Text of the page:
Saturday, May 14, 2011

Scenes From An Italian Shut the Hell Up

It's time I took issue with something I should haven taken issue with a long time ago.

Billy Joel.

I have a love/hate relationship with Billy Joel.  His was the first concert I attended, with my then-boyfriend Aaron and his dad (my mom wouldn't let me go unless I had a chaperone) He would have also been my second concert, if that same boyfriend hadn't decided to give my ticket to his friend Mike and go with him instead.

So needless to say, since we broke up almost seven years ago, I haven't really listened to all that much Billy Joel.  Every so often I'll get a craving for, say, "Summer Highland Falls," which reminds me of a boy I was in love with at summer camp, or "Allentown," which despite the fact that Billy Joel is hardly the working-class hero he's always claimed to be (see also: "The Downeaster Alexa,") is a pretty awesome song.  But for the most part, I leave those albums on my shelf.  Joel seems like a parody of himself these days; I remember seeing him on VH1 Storytellers back at the height of my Billy Joel craze (I had yet to discover the Smiths or Tom Waits) and he claimed he never wanted to become a "Las Vegas version" of himself.  Well, I saw his concert at Shea Stadium on TV late one night in NYC when I couldn't get to sleep and Two and a Half Men wasn't on yet, and he was exactly that.  No, he was worse than that.  Las Vegas requires a little showmanship, so unless the show was Billy Joel puppeting a Billy Joel puppet clinking away on a piano in a whimsical fashion, what I saw was a tired old man trying to smile and clank out the same old tunes he'd been playing since 1984.  So much for retirement, Mr. Joel.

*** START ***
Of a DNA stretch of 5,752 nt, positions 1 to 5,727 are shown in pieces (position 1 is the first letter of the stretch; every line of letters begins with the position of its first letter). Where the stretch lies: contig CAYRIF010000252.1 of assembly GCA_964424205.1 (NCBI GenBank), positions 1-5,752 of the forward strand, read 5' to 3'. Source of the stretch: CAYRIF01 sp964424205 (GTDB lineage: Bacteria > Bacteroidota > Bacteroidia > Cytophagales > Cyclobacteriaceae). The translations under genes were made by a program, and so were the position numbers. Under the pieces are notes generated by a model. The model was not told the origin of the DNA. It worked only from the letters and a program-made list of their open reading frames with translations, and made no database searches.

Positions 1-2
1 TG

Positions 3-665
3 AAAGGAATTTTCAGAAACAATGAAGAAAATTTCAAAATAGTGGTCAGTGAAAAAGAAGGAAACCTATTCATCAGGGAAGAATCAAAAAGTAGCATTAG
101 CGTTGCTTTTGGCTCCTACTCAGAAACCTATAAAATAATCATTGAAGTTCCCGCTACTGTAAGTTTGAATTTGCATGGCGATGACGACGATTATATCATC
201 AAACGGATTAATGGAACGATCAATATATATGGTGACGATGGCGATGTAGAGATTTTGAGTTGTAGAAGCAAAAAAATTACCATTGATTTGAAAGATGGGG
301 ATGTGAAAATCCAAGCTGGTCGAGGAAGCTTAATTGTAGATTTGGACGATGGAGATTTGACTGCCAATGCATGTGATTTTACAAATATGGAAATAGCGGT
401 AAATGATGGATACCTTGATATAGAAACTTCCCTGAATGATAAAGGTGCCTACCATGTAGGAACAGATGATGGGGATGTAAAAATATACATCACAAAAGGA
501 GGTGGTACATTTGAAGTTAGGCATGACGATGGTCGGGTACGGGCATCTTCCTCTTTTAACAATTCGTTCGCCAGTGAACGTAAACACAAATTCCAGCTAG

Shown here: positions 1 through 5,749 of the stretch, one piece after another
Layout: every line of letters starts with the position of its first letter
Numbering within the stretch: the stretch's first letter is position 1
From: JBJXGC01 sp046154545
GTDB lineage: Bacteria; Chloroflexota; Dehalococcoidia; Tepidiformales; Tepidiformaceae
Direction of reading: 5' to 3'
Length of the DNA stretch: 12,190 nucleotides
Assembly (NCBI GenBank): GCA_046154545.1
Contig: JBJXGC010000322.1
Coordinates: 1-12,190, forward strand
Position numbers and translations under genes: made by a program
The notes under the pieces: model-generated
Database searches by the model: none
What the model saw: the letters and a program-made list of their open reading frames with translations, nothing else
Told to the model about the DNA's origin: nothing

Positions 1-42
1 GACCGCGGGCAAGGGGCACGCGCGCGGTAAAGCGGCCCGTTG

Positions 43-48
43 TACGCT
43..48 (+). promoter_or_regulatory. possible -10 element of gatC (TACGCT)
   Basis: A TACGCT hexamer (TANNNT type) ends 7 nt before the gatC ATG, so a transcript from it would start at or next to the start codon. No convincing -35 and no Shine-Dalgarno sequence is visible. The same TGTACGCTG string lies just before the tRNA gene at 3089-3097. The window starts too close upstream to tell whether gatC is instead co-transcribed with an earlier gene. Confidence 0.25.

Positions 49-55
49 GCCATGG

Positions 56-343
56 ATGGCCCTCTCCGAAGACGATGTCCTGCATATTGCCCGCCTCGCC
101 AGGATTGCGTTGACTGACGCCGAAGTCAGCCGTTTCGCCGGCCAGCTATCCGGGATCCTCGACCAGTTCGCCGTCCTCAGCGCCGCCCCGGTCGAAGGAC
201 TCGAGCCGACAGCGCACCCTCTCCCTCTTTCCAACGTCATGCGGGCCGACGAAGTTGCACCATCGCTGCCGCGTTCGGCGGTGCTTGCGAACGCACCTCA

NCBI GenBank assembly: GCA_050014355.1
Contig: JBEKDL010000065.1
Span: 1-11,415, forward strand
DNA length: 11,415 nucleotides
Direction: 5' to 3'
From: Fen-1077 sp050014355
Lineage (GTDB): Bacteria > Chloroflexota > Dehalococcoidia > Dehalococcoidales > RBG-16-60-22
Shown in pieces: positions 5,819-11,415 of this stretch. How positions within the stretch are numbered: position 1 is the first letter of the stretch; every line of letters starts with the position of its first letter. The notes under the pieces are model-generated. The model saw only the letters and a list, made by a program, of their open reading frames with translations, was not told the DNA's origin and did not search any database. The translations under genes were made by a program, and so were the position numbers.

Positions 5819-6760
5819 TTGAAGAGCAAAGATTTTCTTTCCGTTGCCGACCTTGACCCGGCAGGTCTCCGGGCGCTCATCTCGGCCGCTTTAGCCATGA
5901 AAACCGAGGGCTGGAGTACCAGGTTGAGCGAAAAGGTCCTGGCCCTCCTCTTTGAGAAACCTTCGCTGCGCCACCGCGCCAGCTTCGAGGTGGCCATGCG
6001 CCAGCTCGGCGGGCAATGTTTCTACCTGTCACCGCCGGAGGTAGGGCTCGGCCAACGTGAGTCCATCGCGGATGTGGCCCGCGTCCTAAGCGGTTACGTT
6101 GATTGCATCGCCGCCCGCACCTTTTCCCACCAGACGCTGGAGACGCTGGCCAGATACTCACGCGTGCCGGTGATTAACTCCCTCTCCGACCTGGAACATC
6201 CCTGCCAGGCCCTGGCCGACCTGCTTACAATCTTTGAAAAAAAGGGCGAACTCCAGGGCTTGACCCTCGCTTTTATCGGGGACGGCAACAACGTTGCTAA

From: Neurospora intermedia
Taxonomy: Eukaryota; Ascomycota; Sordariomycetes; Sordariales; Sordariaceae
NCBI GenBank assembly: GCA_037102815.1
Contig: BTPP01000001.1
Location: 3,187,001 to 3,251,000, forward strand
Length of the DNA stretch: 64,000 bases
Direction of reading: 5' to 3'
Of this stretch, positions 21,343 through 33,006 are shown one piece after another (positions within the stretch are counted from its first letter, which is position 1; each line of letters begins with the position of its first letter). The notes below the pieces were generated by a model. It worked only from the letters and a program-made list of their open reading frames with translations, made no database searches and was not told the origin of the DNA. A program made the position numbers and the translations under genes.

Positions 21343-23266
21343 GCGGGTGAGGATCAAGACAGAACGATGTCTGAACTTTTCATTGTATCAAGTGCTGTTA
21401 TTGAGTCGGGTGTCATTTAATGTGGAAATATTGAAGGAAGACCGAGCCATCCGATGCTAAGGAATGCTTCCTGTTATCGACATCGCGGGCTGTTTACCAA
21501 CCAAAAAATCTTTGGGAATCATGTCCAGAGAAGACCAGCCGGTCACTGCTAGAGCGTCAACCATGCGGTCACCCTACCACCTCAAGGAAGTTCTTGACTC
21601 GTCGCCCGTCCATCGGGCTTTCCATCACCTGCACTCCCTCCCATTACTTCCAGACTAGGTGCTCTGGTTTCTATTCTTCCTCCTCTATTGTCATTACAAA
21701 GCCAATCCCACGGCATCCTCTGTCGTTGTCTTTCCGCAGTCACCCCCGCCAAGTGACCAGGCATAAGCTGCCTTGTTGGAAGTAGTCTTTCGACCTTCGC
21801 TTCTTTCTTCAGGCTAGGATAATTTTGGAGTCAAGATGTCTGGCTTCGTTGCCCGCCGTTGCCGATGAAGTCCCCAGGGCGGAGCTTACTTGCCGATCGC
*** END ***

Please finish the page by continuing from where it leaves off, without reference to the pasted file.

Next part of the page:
Since I don't have a picture
of Geza, this one of Cillian
Murphy will have
to do
No, what I want to take issue with today is "Scenes from an Italian Restaurant."  I used to sort of like this song because it reminded me a bit of my ex-boyfriend Geza, who, despite the fact that I dumped him in eleventh grade after three months of dating, still remembers my birthday and meets me for Japanese food whenever I'm in NYC.

But it got stuck in my head this afternoon while I was making dinner for my boyfriend's mom, and I realized something so utterly and unspeakably awful about it that I almost want to throw out all my Billy Joel albums.

Please, sample these lyrics, won't you?

Got a new wife
Got a new life
and the family is fine

This is a real sentiment of the baby boomers.  Just get a new wife, an new life and sure, everyone will be just f'ing fine with it.  What about the old life, Mr. Joel?  The kids you left behind, the wife you left?  Are they fine?

It's a sentiment that, as you can imagine, really pisses me off.  Baby Boomers think that the whole world revolves entirely around their happiness and only their happiness.  I can't tell you how many times I've heard "Well, if I'm not happy I can't be a good parent."  No, SCREW YOU.  I'm sorry that your kids and your wife prevented you from banging models or getting a Ferrari or somehow came along and made things not a never-ending party FOR YOU.